“It can sometimes be an intense ministry. Something can happen rather quickly. Here, you work right in the moment with the person in front of you,” he said.
“War should never be a popular thing,” Fr. McGregor said. “There is always a spiritual cost to war. A lot of people have a weight on them surrounding family. But when you’re a chaplain, they believe in your role to help them.”
Read more about Fr. McGregor at the Oregon Catholic Sentinel.
On Friday, July 20, after the shooting rampage in an Aurora, Colorado movie theater that left 12 dead, Jesuit Father James Martin, culture editor at America magazine, posted the following on Facebook:
“Gun control is a pro-life issue. Pray for the families of the victims in Colorado, and for an end to the taking of life by violence.”
That post sparked a debate on Fr. Martin’s Facebook page that USA Today’s Faith & Reason blog reported on later that day, in a post titled “Would Jesus pack heat? Is gun control a God issue?”
On July 22, Fr. Martin expanded on his views in a post on America magazine’s blog. Fr. Martin stated that he is a religious person, not a political person, and that he believes gun control is a religious issue:
“It is as much of a ‘life issue’ or a ‘pro-life issue,’ as some religious people say, as is abortion, euthanasia or the death penalty (all of which I am against), and programs that provide the poor with the same access to basic human needs as the wealthy (which I am for). There is a ‘consistent ethic of life’ that views all these issues as linked, because they are.”
Fr. Martin wrote that he prays for the victims, but suggested that “our revulsion over these crimes, and our sympathy for victims, may be more than an invitation to prayer. Such deep emotions may be one way that God encourages us to act.”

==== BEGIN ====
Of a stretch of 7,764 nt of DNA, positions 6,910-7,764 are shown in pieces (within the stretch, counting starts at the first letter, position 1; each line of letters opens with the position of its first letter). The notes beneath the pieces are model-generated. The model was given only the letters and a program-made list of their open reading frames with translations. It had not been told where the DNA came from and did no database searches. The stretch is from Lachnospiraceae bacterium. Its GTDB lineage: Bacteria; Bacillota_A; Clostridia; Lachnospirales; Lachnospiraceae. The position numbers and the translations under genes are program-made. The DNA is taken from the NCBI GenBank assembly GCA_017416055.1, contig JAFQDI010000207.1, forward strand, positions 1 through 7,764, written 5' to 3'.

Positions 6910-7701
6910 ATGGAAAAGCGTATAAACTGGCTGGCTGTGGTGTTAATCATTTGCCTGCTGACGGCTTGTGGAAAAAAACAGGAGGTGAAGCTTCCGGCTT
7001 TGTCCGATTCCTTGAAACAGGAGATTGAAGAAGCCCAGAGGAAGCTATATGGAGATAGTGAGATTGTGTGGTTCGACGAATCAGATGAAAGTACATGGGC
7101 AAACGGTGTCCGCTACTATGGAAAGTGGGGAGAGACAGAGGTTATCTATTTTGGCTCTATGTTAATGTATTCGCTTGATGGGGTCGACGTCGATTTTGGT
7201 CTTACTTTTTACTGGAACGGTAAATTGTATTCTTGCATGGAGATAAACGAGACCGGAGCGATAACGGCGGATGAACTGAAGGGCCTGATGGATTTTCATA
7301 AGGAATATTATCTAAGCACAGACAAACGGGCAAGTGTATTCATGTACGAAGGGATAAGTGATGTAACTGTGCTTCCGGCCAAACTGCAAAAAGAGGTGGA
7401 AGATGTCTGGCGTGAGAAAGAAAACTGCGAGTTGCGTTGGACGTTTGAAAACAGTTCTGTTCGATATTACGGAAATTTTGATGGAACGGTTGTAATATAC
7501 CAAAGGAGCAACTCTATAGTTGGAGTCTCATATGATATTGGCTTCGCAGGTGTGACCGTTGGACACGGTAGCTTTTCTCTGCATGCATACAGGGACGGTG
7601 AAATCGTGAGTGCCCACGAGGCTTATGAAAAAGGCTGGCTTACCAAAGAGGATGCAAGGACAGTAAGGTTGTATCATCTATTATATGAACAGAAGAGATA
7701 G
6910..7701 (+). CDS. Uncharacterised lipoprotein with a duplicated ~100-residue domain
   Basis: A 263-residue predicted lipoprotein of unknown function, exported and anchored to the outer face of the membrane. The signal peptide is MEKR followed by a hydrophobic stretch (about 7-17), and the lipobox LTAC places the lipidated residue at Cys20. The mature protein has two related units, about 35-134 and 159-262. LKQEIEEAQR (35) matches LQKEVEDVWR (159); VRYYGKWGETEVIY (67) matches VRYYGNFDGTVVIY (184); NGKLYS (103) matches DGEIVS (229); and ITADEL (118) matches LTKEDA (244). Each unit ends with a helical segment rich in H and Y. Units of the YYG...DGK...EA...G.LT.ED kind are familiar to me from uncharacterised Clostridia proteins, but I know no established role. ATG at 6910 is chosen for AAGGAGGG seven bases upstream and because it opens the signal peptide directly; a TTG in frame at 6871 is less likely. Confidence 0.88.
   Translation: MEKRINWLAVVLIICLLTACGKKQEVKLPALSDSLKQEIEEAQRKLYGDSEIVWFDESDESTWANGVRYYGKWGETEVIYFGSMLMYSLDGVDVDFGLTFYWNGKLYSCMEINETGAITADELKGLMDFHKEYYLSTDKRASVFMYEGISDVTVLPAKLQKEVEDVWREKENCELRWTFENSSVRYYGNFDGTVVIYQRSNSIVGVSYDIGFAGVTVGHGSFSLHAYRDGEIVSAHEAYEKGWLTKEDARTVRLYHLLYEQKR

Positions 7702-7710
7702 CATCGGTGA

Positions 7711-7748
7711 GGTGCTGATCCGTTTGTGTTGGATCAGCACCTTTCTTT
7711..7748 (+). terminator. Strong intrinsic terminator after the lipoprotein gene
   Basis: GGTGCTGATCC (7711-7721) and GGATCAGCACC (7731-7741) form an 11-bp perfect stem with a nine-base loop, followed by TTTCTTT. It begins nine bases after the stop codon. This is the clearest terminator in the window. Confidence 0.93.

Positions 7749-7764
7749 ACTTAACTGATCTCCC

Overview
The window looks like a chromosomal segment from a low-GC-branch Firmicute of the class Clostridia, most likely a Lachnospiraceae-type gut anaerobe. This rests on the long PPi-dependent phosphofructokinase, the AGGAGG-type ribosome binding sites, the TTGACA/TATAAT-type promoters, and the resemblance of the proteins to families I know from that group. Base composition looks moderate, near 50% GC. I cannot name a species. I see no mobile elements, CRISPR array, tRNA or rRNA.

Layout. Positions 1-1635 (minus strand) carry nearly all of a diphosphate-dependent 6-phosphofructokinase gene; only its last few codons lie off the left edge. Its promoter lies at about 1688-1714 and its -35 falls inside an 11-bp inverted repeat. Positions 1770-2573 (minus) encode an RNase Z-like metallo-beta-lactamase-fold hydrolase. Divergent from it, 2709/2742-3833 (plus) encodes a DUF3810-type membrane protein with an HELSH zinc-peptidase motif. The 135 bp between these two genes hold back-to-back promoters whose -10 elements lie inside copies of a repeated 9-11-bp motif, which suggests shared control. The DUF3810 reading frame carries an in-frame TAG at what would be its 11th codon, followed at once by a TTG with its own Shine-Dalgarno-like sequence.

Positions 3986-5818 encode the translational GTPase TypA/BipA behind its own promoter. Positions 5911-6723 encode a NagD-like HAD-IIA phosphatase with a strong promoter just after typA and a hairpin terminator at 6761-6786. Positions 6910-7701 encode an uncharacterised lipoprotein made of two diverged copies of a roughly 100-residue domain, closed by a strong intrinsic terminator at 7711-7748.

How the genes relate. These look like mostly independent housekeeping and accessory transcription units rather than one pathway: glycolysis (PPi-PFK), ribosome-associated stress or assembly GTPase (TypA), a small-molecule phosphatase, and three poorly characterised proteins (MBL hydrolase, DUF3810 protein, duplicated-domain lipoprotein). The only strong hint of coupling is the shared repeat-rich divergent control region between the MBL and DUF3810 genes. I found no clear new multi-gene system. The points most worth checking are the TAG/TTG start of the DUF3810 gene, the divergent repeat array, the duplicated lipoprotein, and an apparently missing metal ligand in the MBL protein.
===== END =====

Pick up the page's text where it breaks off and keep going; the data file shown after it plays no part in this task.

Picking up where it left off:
Fr. Martin said religious people should meditate on “the connection between the more traditional ‘life issues’ and the overdue need for stricter gun control.”
“I feel at home only here,” says Jesuit Father Harry Miller in describing Batticaloa, the east coast city of Sri Lanka where he has lived for the last 64 years.
Raised in New Orleans to devout Catholic parents, Father Miller decided at the age of 16 to follow in the footsteps of his older brother and join the Jesuits. In all, six of his seven siblings would become Jesuit priests or nuns.
When he was missioned to Sri Lanka in 1948 at the age of 23, Father Miller traveled by train to New York and then boarded a ship for the long voyage to South Asia, finally arriving at the Jesuit mission in Batticaloa.
Before Father Miler’s arrival, Jesuit missionaries had come in waves to Sri Lanka. Although French missionaries had traditionally been sent to the country, in the 1930s, the Vatican called upon Americans from French Louisiana to help out with the Jesuit schools in eastern Sri Lanka.
“We didn’t volunteer for a few weeks, a month or a year. It was for life,” Father Miller said about his 60 years of service to the people of Batticaloa as educator, priest, protector and witness.